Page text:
Karl Berry sent a message to the TeX Live mailing list last night, saying that things are almost in place for a release. I’ve been trying TeX Live 2009 on my Windows system, and also on my new MacBook (as part of MacTeX 2009). It looks very stable on both systems. It seems a fair bet that it works well on Linux too (I’ll probably set it up on Ubuntu once it is released). There is just some work left to do on translations, apparently, so the code itself is probably representative of the release version.
The ability to update on-line means that the release to DVD is not as critical as it was in the past. However, it is still something of a marker in the TeX community.
I’ve just released version 1.3 of siunitx to CTAN. Although the changes are not large in number, they are important. First, I’ve altered the default code for
\micro (μ), as the previous version did not look great: an important change, hence the bump of version number. Second, the packaging has been altered to make life easier all round. You can now extract the package and typeset in one go from the .dtx file using LaTeX, or just extract it using TeX. Overall, the effect is much cleaner than the old version. Of course, there are some bug fixes too.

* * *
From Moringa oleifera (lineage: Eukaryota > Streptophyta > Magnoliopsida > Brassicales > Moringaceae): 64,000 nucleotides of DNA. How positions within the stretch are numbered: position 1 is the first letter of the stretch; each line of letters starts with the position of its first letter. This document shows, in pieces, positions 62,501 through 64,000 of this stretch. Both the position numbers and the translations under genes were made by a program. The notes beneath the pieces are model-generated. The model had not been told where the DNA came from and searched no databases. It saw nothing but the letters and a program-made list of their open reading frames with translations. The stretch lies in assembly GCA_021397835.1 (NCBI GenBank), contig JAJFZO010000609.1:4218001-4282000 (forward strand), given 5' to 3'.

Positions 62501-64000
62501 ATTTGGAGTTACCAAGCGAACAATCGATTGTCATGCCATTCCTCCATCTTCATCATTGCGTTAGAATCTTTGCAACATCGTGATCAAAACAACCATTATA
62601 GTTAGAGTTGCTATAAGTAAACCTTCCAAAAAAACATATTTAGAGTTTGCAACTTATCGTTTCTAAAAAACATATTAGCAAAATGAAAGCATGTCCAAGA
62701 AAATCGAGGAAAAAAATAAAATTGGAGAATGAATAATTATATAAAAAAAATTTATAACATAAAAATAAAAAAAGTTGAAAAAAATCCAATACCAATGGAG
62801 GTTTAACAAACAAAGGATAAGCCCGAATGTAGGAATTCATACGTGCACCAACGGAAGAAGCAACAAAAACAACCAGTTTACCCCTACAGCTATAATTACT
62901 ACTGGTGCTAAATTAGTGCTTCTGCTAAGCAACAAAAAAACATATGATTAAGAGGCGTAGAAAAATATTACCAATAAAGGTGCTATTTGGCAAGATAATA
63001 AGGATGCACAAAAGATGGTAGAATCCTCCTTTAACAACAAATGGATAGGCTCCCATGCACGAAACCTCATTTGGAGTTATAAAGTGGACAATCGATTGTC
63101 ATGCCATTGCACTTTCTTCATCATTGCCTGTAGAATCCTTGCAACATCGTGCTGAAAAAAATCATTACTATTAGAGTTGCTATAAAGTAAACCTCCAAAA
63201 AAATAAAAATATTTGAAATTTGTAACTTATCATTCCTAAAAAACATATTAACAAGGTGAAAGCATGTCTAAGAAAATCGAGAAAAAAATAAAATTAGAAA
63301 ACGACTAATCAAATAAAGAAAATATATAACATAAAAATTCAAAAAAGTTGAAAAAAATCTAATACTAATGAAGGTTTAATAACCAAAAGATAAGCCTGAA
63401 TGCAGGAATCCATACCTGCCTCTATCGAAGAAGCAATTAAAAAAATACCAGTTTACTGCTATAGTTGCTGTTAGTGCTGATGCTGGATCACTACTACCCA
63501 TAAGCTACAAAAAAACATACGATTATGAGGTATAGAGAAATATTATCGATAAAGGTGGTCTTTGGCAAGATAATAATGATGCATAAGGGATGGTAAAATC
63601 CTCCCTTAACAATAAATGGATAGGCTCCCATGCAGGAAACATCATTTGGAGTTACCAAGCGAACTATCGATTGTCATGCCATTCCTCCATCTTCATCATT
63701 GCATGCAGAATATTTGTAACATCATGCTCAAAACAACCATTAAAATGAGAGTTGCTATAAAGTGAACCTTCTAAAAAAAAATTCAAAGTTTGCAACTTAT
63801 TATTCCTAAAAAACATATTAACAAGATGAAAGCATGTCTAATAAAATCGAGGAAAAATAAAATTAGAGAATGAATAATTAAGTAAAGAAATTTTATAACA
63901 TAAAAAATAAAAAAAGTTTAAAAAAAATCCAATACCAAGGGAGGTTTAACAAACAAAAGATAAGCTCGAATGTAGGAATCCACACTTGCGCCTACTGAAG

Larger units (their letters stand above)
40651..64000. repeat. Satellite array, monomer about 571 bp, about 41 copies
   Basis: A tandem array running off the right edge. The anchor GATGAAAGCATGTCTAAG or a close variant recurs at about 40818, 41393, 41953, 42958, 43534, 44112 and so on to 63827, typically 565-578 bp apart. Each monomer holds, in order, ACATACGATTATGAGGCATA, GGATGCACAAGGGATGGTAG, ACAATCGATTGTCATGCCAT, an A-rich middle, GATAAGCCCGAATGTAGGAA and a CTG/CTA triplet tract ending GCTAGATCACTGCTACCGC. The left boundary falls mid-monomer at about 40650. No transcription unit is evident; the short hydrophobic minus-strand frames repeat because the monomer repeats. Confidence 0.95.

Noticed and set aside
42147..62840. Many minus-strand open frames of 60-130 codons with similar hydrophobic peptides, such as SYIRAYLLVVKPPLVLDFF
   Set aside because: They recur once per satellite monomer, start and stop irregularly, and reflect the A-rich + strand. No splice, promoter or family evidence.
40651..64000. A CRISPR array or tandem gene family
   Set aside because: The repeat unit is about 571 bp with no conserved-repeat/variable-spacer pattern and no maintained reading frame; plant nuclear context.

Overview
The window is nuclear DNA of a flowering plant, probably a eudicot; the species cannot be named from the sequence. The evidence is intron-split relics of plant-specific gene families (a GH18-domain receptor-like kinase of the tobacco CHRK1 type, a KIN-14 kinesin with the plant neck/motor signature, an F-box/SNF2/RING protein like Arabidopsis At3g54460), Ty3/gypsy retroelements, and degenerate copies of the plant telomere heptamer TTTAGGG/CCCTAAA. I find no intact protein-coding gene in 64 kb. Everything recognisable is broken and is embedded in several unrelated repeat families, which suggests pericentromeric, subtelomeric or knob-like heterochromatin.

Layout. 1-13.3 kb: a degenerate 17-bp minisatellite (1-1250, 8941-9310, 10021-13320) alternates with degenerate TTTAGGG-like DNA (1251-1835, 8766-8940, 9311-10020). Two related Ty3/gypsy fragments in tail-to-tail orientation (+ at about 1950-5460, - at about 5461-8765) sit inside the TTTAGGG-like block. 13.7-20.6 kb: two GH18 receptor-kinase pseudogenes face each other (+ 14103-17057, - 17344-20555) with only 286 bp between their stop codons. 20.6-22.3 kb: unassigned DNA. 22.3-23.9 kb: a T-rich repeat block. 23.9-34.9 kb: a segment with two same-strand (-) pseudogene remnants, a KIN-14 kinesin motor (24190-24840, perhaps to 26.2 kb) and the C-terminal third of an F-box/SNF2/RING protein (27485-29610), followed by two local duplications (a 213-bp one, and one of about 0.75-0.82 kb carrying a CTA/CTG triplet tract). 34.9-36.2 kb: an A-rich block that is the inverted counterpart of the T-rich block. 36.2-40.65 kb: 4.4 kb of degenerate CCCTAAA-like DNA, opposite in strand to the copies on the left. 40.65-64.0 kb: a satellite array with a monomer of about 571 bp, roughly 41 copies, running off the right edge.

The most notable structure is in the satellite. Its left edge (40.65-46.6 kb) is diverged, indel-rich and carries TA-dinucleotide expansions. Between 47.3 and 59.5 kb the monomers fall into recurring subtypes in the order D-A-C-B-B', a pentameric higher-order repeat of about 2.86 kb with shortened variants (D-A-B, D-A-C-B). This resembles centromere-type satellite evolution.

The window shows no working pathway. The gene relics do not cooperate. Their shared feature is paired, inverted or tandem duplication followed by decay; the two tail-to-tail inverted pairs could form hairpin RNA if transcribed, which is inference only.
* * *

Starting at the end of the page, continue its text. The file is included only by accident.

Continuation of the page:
Another day, another biblatex-chem update. I’ve added the ability to only use the first page of a range to all of the styles. Some journals require this, and I’d prefer to keep the total number of styles down with appropriate options. This is such a trivial variation it seems to be the best way to me.
There have been a few questions recently on the MiKTeX list about the answers package. It has been removed from version 2.8, and this turns out to be because of the license it has. Although the original author is no longer about in the TeX community, he did leave the CTAN maintainers with the power to re-assign the package. So I’ve taken over, which mainly means altering the license to the LPPL. So hopefully answers will re-appear in TeX distributions soon.
I’ve just spotted a bug in biblatex-chem, and a fix is on the way to CTAN. It looks like changes in the biblatex core have made the comma after journal titles when using the chem-rsc style disappear. This was working earlier: I’ve retested an old version and it is not due to anything I’ve done.
On another matter, I’ve been asked to look at turning page ranges into single pages in biblatex-chem. I need to add the appropriate functions to biblatex, so there may be a delay (I have lots on at the moment). It is definitely on my list to do. Why do this? Well, some journals insist on first-page only, but in a database both pages will be present. So the code needs to handle things. There should be another update once I sort this: a few days.